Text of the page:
Doug Holloway’s charter plane business is struggling, and his marriage is strained by busyness. On top of all of this, he receives word that his biological father is having medical complications and may be ruled psychologically incompetent. When Doug arrives at his father’s house, he discovers that he is half-crazy and is obsessed with solving his theory of the universe before he dies so that he can know whether or not God exists. Will he find out before it’s too late for him?
Production Quality (1.5 points)
The Theory of Everything begins as a very rough production, including some unusually crazy camera work and strangely poor lighting. There are also some odd sound effects and an odd soundtrack. Another strange element is the unusual use of overlaid and disorienting audio throughout. This goes without mentioning the wild cuts and transitions that make for a confusing experience. However, the good thing is that there is production improvement throughout, even though it has a lot of strange elements in the beginning. These factors are hard to overlook, but at least the production becomes more palatable as it goes on. Ultimately, it is an average production that needs some further work.
Plot and Storyline Quality (.5 point)
The best thing you can say for this plot is that it is trying to be different. However, in doing so, it is too confusing. It includes random Christmas elements and a lot of other random ideas that need severe organization. At times, there are far too many things going on at once. Thus, the story tends to lack focus and overall purpose. The characters begin flat, but they do become more realistic as the story finds a better focus in the second half. For the most part, dialogue is fine. However, despite the improvement near the end, things become too rushed, which is a product of the whirlwind beginning. In the end, it comes off as an incomplete idea in need of some serious direction and reorganization. While this was a creative idea, unfortunately, it needs a major rewrite in order to become understandable.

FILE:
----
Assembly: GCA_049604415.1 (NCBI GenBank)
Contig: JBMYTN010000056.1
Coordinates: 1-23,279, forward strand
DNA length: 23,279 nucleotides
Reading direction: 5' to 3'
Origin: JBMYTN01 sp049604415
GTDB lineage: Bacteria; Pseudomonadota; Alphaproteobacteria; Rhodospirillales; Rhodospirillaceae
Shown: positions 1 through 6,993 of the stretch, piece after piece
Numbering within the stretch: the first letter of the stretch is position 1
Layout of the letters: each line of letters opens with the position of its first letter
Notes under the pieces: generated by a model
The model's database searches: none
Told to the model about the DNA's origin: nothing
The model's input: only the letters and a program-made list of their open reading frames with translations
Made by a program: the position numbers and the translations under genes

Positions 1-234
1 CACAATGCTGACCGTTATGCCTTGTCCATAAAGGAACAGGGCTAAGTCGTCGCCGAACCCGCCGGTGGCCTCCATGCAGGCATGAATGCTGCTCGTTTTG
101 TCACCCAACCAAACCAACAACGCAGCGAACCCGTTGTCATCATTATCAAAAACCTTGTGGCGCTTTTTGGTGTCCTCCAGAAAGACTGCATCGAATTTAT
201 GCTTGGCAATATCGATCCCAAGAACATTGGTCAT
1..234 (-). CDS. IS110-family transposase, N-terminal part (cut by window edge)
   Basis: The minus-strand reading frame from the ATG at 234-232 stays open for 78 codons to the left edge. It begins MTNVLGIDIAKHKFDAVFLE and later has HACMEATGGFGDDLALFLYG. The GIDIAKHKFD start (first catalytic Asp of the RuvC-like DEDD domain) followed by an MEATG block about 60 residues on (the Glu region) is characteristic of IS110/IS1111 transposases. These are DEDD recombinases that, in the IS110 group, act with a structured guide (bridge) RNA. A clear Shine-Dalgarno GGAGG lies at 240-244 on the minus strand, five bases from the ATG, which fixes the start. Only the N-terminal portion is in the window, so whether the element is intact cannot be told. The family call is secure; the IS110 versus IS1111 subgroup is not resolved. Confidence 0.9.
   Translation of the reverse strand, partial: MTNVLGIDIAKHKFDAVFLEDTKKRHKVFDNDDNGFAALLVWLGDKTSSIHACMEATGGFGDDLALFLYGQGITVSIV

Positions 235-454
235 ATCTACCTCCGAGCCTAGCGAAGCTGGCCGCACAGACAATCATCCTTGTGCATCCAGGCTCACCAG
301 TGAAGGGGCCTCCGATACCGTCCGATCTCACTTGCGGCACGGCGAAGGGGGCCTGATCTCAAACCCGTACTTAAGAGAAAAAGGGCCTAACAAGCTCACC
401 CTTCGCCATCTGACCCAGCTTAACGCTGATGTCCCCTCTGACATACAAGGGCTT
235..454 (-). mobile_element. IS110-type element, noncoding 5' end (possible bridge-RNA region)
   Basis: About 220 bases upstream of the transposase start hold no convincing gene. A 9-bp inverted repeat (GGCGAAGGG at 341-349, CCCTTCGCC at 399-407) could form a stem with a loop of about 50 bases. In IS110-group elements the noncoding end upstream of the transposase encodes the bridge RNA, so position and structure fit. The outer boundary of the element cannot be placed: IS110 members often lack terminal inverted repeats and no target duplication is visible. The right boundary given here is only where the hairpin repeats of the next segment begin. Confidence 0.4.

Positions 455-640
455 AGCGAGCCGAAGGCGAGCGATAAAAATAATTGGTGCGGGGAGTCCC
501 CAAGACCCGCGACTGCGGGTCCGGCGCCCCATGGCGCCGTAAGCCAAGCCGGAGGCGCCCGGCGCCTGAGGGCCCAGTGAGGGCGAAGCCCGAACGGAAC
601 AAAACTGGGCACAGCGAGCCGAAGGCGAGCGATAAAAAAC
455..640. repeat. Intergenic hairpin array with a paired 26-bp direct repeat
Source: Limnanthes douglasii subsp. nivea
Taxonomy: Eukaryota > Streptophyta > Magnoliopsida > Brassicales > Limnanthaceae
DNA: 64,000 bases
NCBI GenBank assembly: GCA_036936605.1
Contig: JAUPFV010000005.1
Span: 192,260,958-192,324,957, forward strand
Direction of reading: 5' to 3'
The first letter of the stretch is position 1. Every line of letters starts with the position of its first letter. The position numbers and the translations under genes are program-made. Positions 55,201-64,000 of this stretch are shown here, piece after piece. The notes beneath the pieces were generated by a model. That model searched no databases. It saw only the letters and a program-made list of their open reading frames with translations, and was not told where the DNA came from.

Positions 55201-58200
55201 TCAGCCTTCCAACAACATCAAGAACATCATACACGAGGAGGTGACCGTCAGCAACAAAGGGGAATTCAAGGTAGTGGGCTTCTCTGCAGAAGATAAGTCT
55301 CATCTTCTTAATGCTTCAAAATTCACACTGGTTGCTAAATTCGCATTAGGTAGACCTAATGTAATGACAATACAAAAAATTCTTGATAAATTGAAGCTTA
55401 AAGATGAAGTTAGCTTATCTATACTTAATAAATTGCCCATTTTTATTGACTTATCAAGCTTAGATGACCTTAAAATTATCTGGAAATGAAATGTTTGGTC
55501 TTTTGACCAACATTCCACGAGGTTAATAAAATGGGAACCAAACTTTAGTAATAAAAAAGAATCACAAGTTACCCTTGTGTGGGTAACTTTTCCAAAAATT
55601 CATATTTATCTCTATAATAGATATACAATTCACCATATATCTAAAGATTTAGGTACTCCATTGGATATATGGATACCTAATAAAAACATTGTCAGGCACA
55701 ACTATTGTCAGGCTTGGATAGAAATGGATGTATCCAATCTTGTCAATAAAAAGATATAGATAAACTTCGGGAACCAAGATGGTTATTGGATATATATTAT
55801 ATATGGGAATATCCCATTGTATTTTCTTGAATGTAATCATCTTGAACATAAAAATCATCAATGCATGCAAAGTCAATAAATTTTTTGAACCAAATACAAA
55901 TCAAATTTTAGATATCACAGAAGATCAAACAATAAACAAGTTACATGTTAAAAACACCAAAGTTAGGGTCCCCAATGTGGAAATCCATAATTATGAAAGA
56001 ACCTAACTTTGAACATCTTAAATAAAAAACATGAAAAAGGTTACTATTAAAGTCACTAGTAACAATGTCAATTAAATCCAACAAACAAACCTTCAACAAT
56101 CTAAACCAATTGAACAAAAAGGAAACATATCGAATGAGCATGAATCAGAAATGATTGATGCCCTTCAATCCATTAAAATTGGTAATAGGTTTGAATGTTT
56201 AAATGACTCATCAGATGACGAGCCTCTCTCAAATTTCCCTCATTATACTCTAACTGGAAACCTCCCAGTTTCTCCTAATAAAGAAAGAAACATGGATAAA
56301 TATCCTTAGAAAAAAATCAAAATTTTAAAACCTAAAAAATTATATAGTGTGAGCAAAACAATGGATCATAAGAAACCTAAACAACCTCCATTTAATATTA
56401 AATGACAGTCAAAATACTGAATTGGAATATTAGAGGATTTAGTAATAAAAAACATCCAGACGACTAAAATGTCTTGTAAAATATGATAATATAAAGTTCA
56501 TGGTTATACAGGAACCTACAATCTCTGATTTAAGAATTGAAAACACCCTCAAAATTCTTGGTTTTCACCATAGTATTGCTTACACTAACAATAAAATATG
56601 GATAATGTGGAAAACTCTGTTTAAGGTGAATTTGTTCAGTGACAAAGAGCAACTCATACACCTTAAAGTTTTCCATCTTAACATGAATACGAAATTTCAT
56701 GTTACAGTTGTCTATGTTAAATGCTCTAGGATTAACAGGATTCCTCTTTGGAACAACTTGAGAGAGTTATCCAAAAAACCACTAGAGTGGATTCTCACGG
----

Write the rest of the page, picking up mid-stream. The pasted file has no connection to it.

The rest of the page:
Acting Quality (2 points)
Like the other elements of this film, the acting begins a bit raw and under-coached, yet it shows definite improvement as it goes on. The cast members settle into their roles better as the movie progresses, even though there are some annoying arguing sequences. Yet for the most part, emotions are realistic and line delivery is on point, thus rounding out an above average section.
Regardless, this film cannot shake its rocky start, and it thus falls short of what it could be. However, these ideas are good enough to be used in a different context, with better production quality and a more organized storyline. Thus, The Theory of Everything joins the ranks of films that are almost there and are thus in need a remake or a redo.
Final Rating: 4 out of 10 points